open theApp
end tell

At least with 10.13.6, as long as you select an app in the proposed list you will have a scriptable one.

I would be glad to know if other systems behave the same way.

Yvan KOENIG running High Sierra 10.13.6 in French (VALLAURIS, France) mercredi 8 janvier 2020  18:25:15

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#15 2020-01-08 11:41:04 am

peavine
Member
From:: Prescott, Arizona
Registered: 2018-09-04
Posts: 528

Re: AppleScript Dictionary Script

Yvan Koenig wrote:

You may use the simple :... I would be glad to know if other systems behave the same way.


Yvan. Your script works fine on Catalina and is probably preferred for its simplicity and speed.

Last edited by peavine (2020-01-08 11:55:04 am)


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#16 2020-01-08 11:48:28 am

Yvan Koenig
Member
Registered: 2006-09-14
Posts: 4530

Re: AppleScript Dictionary Script

@peavine

Thank you.

Yvan KOENIG running High Sierra 10.13.6 in French (VALLAURIS, France) mercredi 8 janvier 2020  18:48:23

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#17 2020-01-08 04:37:56 pm

Shane Stanley
Member
From:: Australia
Registered: 2002-12-07
Posts: 6394

Re: AppleScript Dictionary Script

peavine wrote:

simplicity and speed.



If you want simplicity and speed, Script Debugger's OpenDictionary command is your answer. Separate lists of running, recent and favorite apps and script libraries, as well as Standard Additions and a general open command. As a bonus, you get a much more detailed presentation of the dictionary.


Shane Stanley <sstanley@myriad-com.com.au>
www.macosxautomation.com/applescript/apps/
latenightsw.com

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#18 2020-01-09 10:44:20 am

peavine
Member
From:: Prescott, Arizona
Registered: 2018-09-04
Posts: 528

Re: AppleScript Dictionary Script

My script works fine and I'll use it a lot, but I did encounter one small issue. To replicate:

1) Copy and paste the script contained below into Script Editor.

2) Run the script, which loads the Script Editor dictionary.

3) Without closing the dictionary, activate Script Editor and run the script again. This brings the Script Editor dictionary to the front but Script Editor continues to show "running" for about 5 seconds.

I wondered if anyone knew how to prevent my script from running as described in 3 above. This does have a practical consequence during normal use in that FastScripts is not responsive during the 5-second period. Thanks.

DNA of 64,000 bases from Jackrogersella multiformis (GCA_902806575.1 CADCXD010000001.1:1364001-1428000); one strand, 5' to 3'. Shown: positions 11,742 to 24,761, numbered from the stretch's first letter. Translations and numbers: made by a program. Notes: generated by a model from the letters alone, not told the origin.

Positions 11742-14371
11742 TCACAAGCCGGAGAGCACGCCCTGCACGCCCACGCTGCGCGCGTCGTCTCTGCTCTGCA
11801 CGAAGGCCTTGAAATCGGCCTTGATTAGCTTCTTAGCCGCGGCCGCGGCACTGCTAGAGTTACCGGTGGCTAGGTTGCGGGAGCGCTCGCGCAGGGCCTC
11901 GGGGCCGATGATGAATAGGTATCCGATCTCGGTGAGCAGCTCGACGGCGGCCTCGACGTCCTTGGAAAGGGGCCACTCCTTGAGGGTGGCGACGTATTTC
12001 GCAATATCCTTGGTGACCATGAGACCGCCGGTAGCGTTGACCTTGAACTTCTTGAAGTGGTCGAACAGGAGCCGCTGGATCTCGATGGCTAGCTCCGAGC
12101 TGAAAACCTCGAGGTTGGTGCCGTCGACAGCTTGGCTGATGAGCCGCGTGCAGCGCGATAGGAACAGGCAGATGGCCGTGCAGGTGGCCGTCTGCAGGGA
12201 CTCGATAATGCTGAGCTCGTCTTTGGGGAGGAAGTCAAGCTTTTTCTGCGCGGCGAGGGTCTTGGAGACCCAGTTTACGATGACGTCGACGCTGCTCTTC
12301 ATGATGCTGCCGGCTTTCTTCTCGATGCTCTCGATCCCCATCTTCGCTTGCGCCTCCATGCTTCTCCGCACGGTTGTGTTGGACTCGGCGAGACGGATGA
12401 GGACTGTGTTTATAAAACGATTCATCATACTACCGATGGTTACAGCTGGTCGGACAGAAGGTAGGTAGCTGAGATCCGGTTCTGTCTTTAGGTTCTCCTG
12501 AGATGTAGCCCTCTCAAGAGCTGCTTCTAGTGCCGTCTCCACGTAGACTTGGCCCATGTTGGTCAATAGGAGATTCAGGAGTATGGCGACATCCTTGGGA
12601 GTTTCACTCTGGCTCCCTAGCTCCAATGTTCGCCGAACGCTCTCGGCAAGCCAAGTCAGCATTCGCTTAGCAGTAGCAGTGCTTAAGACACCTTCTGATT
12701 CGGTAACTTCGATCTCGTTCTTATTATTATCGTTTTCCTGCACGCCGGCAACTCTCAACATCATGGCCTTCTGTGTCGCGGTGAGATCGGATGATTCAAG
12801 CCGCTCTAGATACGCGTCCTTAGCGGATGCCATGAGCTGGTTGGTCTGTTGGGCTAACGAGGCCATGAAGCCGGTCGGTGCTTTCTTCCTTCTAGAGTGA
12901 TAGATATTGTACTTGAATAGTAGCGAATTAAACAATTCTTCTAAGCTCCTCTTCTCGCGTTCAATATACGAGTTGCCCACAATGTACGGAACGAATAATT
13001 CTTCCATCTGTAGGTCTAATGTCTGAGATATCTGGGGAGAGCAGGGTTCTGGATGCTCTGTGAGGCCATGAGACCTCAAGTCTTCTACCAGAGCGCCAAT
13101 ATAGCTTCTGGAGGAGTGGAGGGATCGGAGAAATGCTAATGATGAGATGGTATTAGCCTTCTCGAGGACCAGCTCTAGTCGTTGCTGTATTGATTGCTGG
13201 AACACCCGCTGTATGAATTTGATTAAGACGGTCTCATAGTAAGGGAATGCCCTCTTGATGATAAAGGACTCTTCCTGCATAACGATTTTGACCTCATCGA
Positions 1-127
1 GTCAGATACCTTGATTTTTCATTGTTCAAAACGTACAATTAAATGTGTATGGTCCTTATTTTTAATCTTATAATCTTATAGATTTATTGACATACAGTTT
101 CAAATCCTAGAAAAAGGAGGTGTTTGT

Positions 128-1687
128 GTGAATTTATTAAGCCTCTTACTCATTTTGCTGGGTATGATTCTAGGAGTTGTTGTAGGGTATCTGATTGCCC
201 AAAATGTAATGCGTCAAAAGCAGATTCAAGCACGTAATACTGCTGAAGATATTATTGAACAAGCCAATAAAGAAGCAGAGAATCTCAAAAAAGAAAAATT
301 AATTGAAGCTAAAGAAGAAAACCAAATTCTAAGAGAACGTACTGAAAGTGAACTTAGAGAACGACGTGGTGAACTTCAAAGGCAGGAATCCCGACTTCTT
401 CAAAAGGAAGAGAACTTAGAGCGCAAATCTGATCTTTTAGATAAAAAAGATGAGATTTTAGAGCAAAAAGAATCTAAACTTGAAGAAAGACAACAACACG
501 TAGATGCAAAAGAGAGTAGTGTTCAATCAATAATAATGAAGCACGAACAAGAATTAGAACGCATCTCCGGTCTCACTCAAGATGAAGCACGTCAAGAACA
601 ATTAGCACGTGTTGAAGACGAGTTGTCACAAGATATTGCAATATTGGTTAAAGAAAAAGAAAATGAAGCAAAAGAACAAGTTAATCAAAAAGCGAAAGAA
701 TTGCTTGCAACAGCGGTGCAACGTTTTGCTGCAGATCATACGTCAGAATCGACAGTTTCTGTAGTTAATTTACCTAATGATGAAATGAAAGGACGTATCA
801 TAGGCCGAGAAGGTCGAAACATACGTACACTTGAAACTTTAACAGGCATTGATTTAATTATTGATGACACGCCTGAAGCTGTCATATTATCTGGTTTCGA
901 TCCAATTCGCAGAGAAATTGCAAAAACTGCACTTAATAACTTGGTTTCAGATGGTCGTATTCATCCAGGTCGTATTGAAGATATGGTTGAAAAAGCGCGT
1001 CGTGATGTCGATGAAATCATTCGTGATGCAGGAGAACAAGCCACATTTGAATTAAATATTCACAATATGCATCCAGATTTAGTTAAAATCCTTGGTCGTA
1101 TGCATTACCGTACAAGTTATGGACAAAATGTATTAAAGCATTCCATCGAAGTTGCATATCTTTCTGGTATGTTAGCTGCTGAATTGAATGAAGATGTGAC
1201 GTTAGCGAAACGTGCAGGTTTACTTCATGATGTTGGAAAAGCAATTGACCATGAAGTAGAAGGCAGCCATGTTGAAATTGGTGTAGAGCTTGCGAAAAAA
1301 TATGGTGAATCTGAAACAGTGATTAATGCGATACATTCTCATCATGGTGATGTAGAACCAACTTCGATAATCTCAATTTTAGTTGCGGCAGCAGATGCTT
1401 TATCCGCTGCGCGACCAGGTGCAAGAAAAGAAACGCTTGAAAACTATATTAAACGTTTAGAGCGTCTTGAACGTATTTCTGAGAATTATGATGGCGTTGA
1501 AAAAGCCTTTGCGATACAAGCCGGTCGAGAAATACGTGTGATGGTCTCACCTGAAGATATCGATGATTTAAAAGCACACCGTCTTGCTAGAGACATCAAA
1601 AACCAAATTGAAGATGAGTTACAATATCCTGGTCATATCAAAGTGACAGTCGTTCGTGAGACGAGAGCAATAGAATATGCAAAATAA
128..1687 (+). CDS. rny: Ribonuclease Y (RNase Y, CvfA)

Applescript:

tell application "System Events"
   set appProcess to first application process whose frontmost is true
   set appName to name of appProcess
   set appDictionary to has scripting terminology of appProcess
end tell

set appFile to path to application appName

if appDictionary then
   tell application "Script Editor"
       activate
       open appFile
   end tell
else
   display dialog appName & " does not have a dictionary." buttons {"OK"} ¬
       cancel button 1 default button 1 with icon stop
end if

Last edited by peavine (2020-01-10 07:30:13 am)


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#19 2020-01-09 11:28:03 am

ldicroce
Member
Registered: 2017-11-25
Posts: 200

Re: AppleScript Dictionary Script

I get the same result on my Mac with Script editor.

Even more interesting  is: if I run it with SD with the Debugging option active, I get an error at:
open file of activeApp as alias
This is the error:
Can’t make alias "iMac_HD:Applications:Script Debugger.app:" of application "System Events" into type alias.

This might help you in fix this strange behaviour.


L.

This is the script I used in SD:

Applescript:

tell application "System Events"
   set activeApp to first application process whose frontmost is true
   set appName to name of activeApp
   set appDictionary to has scripting terminology of activeApp
end tell

if appDictionary then
   tell application "Script Debugger"
       open file of activeApp as alias
       activate
   end tell
else
   display dialog appName & " does not have a dictionary." buttons {"OK"} ¬
       cancel button 1 default button 1 with icon stop
end if

This is the corresponding screenshot:
https://funkyimg.com/i/31dfQ.png

Last edited by ldicroce (2020-01-10 12:57:38 am)

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#20 2020-01-09 12:10:44 pm

Yvan Koenig
Member
Registered: 2006-09-14
Posts: 4530

Re: AppleScript Dictionary Script

peavine wrote:

My script works fine and I'll use it a lot, but I did encounter one small issue. To replicate:

1) Copy and paste the script contained below into Script Editor.

2) Run the script, which loads the Script Editor dictionary.

3) Without closing the dictionary, activate Script Editor and run the script again. This brings the Script Editor dictionary to the front but Script Editor continues to show "running" for about 5 seconds.